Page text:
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  1.  32
    Community Engagement and the Human Infrastructure of Global Health Research.Katherine F. King, Pamela Kolopack, Maria W. Merritt & James V. Lavery - 2014 - BMC Medical Ethics 15 (1):84.
    Biomedical research is increasingly globalized with ever more research conducted in low and middle-income countries. This trend raises a host of ethical concerns and critiques. While community engagement has been proposed as an ethically important practice for global biomedical research, there is no agreement about what these practices contribute to the ethics of research, or when they are needed.
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  2.  10
    ‘Wicked Problems’, Community Engagement and the Need for an Implementation Science for Research Ethics.James V. Lavery - 2018 - Journal of Medical Ethics 44 (3):163-164.
    In 1973, Rittel and Webber coined the term ‘wicked problems’, which they viewed as pervasive in the context of social and policy planning.1 Wicked problems have 10 defining characteristics: they are not amenable to definitive formulation; it is not obvious when they have been solved; solutions are not true or false, but good or bad; there is no immediate, or ultimate, test of a solution; every implemented solution is consequential, it leaves traces that cannot be undone; there are no criteria (...)
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  3.  16
    Taking Tissue Seriously Means Taking Communities Seriously.Ross EG Upshur, James V. Lavery & Paulina O. Tindana - 2007 - BMC Medical Ethics 8 (1):11.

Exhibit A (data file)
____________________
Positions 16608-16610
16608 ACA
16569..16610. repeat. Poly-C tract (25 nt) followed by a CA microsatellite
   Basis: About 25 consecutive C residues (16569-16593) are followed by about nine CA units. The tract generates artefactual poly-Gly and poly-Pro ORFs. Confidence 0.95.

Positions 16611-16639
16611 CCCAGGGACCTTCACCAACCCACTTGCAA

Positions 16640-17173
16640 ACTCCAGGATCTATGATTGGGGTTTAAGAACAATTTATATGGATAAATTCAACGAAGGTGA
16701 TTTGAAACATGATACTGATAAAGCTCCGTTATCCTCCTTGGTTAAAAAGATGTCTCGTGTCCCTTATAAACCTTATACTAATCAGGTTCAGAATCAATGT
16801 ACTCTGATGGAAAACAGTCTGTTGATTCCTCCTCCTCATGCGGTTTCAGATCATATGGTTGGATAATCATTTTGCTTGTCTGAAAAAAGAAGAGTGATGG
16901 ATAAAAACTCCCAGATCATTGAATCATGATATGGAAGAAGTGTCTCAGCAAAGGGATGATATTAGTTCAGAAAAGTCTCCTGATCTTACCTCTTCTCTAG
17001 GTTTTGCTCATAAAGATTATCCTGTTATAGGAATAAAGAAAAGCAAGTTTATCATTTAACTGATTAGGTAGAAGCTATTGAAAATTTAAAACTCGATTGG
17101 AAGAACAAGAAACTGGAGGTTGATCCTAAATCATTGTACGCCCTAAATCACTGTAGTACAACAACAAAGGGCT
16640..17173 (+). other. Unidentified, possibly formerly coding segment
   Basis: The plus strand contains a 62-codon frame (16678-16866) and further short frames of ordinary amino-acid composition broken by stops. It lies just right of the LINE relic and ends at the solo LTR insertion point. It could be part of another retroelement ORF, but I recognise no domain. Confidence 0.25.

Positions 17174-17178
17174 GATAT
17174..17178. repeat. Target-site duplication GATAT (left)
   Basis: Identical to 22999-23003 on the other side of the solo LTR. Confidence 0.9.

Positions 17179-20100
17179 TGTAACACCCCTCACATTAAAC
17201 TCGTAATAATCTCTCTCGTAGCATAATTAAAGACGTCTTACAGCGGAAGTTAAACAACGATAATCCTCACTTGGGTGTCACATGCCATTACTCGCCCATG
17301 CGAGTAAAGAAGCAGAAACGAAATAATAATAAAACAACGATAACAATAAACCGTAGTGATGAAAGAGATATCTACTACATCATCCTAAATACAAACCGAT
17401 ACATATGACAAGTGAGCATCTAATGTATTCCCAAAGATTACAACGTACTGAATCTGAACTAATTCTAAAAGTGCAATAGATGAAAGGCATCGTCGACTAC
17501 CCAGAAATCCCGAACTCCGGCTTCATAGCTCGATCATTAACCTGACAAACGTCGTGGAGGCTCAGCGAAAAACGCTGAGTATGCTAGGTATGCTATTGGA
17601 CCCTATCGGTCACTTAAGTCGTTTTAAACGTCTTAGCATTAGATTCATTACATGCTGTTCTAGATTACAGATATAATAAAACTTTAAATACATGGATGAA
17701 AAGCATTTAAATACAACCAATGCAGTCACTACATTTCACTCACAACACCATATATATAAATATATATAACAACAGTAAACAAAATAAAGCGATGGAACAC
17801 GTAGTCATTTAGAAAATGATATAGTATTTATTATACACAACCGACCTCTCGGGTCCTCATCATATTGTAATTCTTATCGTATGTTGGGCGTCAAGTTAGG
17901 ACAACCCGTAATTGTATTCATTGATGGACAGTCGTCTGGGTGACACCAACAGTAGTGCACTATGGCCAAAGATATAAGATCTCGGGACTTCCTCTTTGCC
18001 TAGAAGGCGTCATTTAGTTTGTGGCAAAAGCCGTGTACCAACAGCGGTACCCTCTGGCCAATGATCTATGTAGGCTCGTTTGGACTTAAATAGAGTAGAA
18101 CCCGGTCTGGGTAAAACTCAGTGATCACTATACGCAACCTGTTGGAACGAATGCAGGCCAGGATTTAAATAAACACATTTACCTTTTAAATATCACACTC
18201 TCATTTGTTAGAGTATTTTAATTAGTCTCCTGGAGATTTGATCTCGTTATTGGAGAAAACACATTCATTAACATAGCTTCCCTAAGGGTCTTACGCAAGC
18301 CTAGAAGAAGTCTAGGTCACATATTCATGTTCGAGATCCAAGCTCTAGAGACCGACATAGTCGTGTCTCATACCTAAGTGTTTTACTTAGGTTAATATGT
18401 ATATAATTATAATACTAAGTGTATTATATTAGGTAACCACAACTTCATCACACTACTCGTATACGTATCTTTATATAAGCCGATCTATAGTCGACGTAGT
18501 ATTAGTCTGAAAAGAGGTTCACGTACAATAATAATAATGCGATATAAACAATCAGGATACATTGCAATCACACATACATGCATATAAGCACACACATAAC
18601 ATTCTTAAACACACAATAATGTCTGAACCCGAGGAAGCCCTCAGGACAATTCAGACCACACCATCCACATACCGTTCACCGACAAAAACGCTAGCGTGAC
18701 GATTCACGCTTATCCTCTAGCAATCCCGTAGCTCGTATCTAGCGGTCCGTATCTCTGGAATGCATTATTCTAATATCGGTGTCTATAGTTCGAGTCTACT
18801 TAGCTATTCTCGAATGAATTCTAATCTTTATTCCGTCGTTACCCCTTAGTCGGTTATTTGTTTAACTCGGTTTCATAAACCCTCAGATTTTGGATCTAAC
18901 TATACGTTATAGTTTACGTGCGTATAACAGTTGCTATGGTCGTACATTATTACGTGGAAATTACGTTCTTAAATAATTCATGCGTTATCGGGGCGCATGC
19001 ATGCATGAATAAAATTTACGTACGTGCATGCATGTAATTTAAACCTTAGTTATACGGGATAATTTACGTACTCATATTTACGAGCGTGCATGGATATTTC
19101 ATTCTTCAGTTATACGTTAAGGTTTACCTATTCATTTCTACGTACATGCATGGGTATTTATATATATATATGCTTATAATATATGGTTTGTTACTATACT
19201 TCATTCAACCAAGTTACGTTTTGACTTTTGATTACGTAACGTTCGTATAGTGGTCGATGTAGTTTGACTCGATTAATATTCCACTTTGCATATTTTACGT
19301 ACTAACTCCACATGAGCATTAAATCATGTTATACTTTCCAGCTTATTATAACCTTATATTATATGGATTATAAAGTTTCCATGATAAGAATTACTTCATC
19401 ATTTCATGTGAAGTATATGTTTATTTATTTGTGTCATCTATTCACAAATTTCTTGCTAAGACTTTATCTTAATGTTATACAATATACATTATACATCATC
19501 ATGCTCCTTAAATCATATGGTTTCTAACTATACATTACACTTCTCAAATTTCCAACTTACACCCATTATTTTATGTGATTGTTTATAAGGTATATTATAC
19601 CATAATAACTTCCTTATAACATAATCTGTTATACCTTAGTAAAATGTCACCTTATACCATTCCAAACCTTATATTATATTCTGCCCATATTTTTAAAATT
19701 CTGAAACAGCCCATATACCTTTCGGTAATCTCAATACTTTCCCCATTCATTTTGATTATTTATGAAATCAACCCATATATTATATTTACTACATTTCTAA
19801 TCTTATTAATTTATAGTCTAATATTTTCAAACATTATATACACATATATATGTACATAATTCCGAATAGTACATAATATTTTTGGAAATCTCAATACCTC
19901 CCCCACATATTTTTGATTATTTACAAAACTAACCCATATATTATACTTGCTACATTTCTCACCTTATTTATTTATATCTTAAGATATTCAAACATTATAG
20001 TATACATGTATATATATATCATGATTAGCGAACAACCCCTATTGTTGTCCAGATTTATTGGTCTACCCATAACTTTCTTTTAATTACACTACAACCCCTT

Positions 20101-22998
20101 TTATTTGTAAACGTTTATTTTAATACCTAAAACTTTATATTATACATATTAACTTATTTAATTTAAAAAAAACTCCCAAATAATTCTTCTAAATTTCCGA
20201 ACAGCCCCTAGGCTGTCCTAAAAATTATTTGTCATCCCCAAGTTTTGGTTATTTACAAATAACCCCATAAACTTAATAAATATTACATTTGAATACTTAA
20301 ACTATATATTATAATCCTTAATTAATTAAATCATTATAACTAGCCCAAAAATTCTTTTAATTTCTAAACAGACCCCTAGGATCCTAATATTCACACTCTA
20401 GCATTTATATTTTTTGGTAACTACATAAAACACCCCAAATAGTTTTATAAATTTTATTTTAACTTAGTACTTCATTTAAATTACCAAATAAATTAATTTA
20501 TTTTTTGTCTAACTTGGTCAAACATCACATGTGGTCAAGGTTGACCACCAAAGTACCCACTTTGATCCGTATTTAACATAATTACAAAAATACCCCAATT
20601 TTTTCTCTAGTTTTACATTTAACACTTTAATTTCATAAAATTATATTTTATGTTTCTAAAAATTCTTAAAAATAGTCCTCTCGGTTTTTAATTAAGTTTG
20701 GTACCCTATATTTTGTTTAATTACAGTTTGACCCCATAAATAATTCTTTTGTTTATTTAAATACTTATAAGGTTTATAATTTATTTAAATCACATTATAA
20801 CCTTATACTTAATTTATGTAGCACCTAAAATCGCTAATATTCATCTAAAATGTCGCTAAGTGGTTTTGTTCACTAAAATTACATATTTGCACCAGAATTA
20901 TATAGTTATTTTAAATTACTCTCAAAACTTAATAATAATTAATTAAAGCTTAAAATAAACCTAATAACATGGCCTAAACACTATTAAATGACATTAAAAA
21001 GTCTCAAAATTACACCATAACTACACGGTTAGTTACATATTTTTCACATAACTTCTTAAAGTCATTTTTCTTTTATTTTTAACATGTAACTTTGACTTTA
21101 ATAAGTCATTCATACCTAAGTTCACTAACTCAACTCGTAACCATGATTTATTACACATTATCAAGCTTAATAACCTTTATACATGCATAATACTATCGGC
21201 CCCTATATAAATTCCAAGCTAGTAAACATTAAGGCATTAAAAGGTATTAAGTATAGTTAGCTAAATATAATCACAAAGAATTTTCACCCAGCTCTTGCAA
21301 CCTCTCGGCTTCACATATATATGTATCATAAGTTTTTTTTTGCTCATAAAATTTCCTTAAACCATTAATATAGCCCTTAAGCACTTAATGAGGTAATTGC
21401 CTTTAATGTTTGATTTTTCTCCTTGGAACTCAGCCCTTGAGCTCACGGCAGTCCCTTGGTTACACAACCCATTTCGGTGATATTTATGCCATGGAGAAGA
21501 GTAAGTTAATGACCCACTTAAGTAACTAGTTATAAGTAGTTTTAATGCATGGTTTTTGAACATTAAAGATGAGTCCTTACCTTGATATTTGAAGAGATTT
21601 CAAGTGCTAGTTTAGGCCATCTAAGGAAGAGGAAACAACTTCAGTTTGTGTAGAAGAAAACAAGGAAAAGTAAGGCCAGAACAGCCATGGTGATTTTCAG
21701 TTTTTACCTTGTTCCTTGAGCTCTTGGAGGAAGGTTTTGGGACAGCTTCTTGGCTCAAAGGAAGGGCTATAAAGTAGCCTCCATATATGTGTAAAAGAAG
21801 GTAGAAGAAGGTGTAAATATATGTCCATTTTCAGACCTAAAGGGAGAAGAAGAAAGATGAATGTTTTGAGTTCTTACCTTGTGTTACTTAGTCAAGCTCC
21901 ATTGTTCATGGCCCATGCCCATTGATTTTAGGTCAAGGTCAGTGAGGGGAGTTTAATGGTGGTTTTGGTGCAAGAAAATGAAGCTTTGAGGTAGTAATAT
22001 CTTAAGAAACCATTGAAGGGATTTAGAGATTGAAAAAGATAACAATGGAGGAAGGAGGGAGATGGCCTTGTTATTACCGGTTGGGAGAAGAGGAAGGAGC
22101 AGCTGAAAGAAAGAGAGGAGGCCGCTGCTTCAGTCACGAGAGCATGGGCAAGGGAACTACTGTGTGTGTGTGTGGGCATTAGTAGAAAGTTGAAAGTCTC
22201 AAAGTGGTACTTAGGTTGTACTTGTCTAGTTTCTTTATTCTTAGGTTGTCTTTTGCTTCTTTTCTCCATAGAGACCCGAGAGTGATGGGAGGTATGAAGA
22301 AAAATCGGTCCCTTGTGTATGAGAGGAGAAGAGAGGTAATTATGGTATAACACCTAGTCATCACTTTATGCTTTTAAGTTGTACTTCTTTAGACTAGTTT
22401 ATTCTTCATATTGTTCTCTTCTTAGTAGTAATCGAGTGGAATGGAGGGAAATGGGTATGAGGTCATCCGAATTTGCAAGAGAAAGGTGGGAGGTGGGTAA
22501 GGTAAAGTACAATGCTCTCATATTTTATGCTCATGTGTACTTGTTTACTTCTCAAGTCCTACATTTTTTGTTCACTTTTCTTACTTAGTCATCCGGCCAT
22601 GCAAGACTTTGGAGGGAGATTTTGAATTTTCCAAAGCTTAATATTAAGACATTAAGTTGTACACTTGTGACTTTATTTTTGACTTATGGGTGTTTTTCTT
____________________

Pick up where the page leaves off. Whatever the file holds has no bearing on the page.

Health research is increasingly being conducted on a global scale, particularly in the developing world to address leading causes of morbidity and mortality. While research interest has increased, building scientific capacity in the developing world has not kept pace. This often leads to the export of human tissue (defined broadly) from the developing to the developed world for analysis. These practices raise a number of important ethical issues that require attention.
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  4.  57
    Ethical Issues in International Biomedical Research: A Casebook.James V. Lavery (ed.) - 2007 - Oxford University Press.
    No other volume has this scope. Students in bioethics, public and international health, and ethics will find this book particularly useful.
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  5.  15
    Judging the Ethical Merit of Clinical Trials: What Criteria Do Research Ethics Board Members Use?Eric M. Meslin, James V. Lavery, Heather J. Sutherland & James E. Till - forthcoming - IRB: Ethics & Human Research.
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  6.  27
    Principlism and the Ethical Appraisal of Clinical Trials.Eric M. Meslin, Heather J. Sutherland, James V. Lavery & James E. Till - 1995 - Bioethics 9 (4):399–418.
  7.  15
    Ethics of Health Research with Prisoners in Canada.Diego S. Silva, Flora I. Matheson & James V. Lavery - 2017 - BMC Medical Ethics 18 (1):31.
    Despite the growing recognition for the need to improve the health of prisoners in Canada and the need for health research, there has been little discussion of the ethical issues with regards to health research with prisoners in Canada. The purpose of this paper is to encourage a national conversation about what it means to conduct ethically sound health research with prisoners given the current realities of the Canadian system. Lessons from the Canadian system could presumably apply in other jurisdictions. (...)
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